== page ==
• “Importing Stratford,”Critical Survey: Special Issue on “Stratford” 24.2 (2012), 71-87.
  • “Shakespeare and Memoir,” in Shakespeare/Adaptation/Modern Drama: Essays in Honor of Jill L. Levenson (University of Toronto Press, 2011), 110-124. Image
  • “Introduction: Theorizing Shakespeare and Adaptation,” in Shakespeare/Adaptation/Modern Drama: Essays in Honor of Jill L. Levenson (University of Toronto Press, 2011), 3-21. Co-written with Randall Martin.
  • Contributor, The Shakespeare Encyclopedia, ed. Patricia Parker (Greenwood Press). Wrote the major entry on “Women Reading Shakespeare” covering early modern women to the present; wrote 39 entries on nineteenth- and twentieth-century women critics, writers, actresses in connection with Shakespeare; and 25 entries on eighteenth-century adaptors and adaptations of Shakespeare.
  • “Commemorating Shakespeare and Domestic Practices,”Critical Survey 22.2 (2010), 62-75.
  • “Filling in the ‘Wife-Shaped Void’: The Contemporary Afterlife of Anne Hathaway,”Shakespeare Survey 63 (2010), 225-36.
  • “Women Reading Shakespeare in the Outpost: Rural Reading Groups, Literary Culture, and Civic Life in America,”Reading in History: New Methodologies from the Anglo-American Tradition (Pickering & Chatto, 2010), 91-9.
  • “The Second Best Bed and the Legacy of Anne Hathaway,”Critical Survey 21.3 (2009), 41-53.
  • “Shakespeare’s Comedies and American Club Women,”Shakespeare’s Comedies of Love: Essays in Honour of Alexander Leggatt (University of Toronto Press, 2008), 55-64.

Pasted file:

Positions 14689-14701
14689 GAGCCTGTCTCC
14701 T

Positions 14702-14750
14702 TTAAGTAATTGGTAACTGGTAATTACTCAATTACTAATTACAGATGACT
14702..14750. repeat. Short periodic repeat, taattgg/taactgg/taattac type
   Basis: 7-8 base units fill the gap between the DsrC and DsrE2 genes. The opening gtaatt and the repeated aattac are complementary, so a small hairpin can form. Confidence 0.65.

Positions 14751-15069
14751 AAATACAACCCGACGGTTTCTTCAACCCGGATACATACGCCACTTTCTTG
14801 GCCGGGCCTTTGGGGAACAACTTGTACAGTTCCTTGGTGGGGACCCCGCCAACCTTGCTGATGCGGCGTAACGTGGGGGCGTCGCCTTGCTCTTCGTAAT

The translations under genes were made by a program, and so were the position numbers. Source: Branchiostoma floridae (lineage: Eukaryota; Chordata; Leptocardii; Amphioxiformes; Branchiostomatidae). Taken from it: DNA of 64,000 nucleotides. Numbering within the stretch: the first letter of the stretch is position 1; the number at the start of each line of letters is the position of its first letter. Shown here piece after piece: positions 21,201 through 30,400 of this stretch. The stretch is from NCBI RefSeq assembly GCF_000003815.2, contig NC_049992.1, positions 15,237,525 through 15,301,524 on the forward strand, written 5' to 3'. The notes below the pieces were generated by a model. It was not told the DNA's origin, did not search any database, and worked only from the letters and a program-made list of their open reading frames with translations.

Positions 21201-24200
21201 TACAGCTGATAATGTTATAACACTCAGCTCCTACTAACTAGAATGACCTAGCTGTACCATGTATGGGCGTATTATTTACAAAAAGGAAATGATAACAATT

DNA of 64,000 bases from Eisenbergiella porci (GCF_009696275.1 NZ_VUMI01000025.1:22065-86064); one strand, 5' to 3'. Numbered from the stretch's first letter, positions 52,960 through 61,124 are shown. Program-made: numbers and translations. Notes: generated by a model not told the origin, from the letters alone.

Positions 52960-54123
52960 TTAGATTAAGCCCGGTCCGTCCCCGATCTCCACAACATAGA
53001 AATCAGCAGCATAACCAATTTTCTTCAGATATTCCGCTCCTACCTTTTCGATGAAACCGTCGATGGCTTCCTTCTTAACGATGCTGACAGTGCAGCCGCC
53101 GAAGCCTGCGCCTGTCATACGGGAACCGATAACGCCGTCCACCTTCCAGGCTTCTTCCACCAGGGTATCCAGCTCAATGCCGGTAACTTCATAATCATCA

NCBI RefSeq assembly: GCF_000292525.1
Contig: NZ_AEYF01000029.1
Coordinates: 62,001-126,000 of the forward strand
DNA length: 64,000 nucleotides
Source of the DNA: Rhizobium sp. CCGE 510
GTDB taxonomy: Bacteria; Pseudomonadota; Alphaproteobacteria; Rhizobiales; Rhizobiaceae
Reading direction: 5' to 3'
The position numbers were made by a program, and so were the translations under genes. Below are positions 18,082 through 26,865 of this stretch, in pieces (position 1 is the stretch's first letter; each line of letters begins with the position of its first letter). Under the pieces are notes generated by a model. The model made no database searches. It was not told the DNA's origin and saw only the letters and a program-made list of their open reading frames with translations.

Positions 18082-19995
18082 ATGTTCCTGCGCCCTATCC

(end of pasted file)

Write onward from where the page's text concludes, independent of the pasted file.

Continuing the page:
• “Public and Private Reading: Shakespeare and American Women’s Reading Groups,”Reader: Issues in Reader-Oriented Theory, Criticism, and Pedagogy 55 (Fall 2006), 36-55.
  • “‘Rouz’d by a Woman’s pen’: The Shakespeare Ladies’ Club and Reading Habits of Early Modern Women,”Critical Survey 12 (2000), 106-27; Special Issue: Reading in Early Modern England, ed. Sasha Roberts.
  • “Early Georgian Politics and Shakespeare: The Black Act and Charles Johnson’s Love in a Forest (1723),”Shakespeare Survey 51 (1998), 45-56.
  • “Sir William Davenant’s Use of Shakespeare in The Law Against Lovers (1662),”Philological Quarterly 76 (1997), 369-86.
  • Sauny the Scott: or, the Taming of the Shrew: John Lacy and the Importance of Theatrical Context in the Restoration,”Restoration: Studies in English Literary Culture 1660-1700 21 (1997), 66-81; reprinted in The Taming of the Shrew, ed. Lawrence Trudeau (Columbia, SC: Layman Poupard, 2017).
  • “Samuel Johnson's Henry V and Modern Editorial Practice,”LUMEN 13 (1994), annual publication of the Canadian Society for Eighteenth-Century Studies.
  • Award for Outstanding Contributions to Postbaccalaureate, Graduate, and Professional Education, 2017
  • Institute for Advanced Studies, University of Minnesota, Faculty Fellowship, 2017 - 2018
  • Scholar of the College, College of Liberal Arts, University of Minnesota, 2014 - 2017
  • McKnight Research Award, University of Minnesota, 2007 - 2009